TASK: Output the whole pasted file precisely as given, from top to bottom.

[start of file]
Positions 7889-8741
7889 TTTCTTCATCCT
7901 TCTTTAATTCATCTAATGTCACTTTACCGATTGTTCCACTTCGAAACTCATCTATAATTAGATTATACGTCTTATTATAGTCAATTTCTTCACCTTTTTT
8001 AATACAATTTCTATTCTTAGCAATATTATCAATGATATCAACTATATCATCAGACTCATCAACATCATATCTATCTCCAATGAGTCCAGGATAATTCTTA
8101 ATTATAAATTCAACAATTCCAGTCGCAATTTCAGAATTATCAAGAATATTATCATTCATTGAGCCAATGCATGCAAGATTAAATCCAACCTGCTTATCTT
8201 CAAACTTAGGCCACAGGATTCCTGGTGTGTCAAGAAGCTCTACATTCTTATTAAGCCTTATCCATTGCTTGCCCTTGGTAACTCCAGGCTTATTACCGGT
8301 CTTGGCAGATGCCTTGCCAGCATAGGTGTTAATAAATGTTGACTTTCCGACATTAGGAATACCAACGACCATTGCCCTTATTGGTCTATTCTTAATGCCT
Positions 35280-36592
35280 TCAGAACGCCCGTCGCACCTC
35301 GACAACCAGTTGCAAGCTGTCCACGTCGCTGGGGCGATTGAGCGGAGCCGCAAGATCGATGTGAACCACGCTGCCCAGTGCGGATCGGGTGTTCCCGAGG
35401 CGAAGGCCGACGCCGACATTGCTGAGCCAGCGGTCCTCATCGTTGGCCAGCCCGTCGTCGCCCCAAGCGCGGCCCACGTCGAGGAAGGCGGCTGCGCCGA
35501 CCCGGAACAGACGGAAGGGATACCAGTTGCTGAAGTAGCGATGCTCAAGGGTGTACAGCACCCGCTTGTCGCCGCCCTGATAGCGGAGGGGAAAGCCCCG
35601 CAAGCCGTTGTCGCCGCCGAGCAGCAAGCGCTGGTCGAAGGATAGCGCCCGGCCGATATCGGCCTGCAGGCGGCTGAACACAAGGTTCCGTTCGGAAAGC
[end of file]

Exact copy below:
Positions 7889-8741
7889 TTTCTTCATCCT
7901 TCTTTAATTCATCTAATGTCACTTTACCGATTGTTCCACTTCGAAACTCATCTATAATTAGATTATACGTCTTATTATAGTCAATTTCTTCACCTTTTTT
8001 AATACAATTTCTATTCTTAGCAATATTATCAATGATATCAACTATATCATCAGACTCATCAACATCATATCTATCTCCAATGAGTCCAGGATAATTCTTA
8101 ATTATAAATTCAACAATTCCAGTCGCAATTTCAGAATTATCAAGAATATTATCATTCATTGAGCCAATGCATGCAAGATTAAATCCAACCTGCTTATCTT
8201 CAAACTTAGGCCACAGGATTCCTGGTGTGTCAAGAAGCTCTACATTCTTATTAAGCCTTATCCATTGCTTGCCCTTGGTAACTCCAGGCTTATTACCGGT
8301 CTTGGCAGATGCCTTGCCAGCATAGGTGTTAATAAATGTTGACTTTCCGACATTAGGAATACCAACGACCATTGCCCTTATTGGTCTATTCTTAATGCCT
Positions 35280-36592
35280 TCAGAACGCCCGTCGCACCTC
35301 GACAACCAGTTGCAAGCTGTCCACGTCGCTGGGGCGATTGAGCGGAGCCGCAAGATCGATGTGAACCACGCTGCCCAGTGCGGATCGGGTGTTCCCGAGG
35401 CGAAGGCCGACGCCGACATTGCTGAGCCAGCGGTCCTCATCGTTGGCCAGCCCGTCGTCGCCCCAAGCGCGGCCCACGTCGAGGAAGGCGGCTGCGCCGA
35501 CCCGGAACAGACGGAAGGGATACCAGTTGCTGAAGTAGCGATGCTCAAGGGTGTACAGCACCCGCTTGTCGCCGCCCTGATAGCGGAGGGGAAAGCCCCG
35601 CAAGCCGTTGTCGCCGCCGAGCAGCAAGCGCTGGTCGAAGGATAGCGCCCGGCCGATATCGGCCTGCAGGCGGCTGAACACAAGGTTCCGTTCGGAAAGC